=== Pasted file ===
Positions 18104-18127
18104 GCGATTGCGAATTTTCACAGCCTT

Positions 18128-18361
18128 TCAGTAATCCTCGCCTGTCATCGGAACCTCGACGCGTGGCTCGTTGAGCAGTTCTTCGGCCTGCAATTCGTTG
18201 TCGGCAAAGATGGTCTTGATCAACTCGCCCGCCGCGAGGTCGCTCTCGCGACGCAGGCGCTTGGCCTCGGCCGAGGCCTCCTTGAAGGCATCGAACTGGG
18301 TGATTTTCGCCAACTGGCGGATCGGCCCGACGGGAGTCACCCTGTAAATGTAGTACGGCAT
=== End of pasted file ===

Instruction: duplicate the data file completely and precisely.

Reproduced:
Positions 18104-18127
18104 GCGATTGCGAATTTTCACAGCCTT

Positions 18128-18361
18128 TCAGTAATCCTCGCCTGTCATCGGAACCTCGACGCGTGGCTCGTTGAGCAGTTCTTCGGCCTGCAATTCGTTG
18201 TCGGCAAAGATGGTCTTGATCAACTCGCCCGCCGCGAGGTCGCTCTCGCGACGCAGGCGCTTGGCCTCGGCCGAGGCCTCCTTGAAGGCATCGAACTGGG
18301 TGATTTTCGCCAACTGGCGGATCGGCCCGACGGGAGTCACCCTGTAAATGTAGTACGGCAT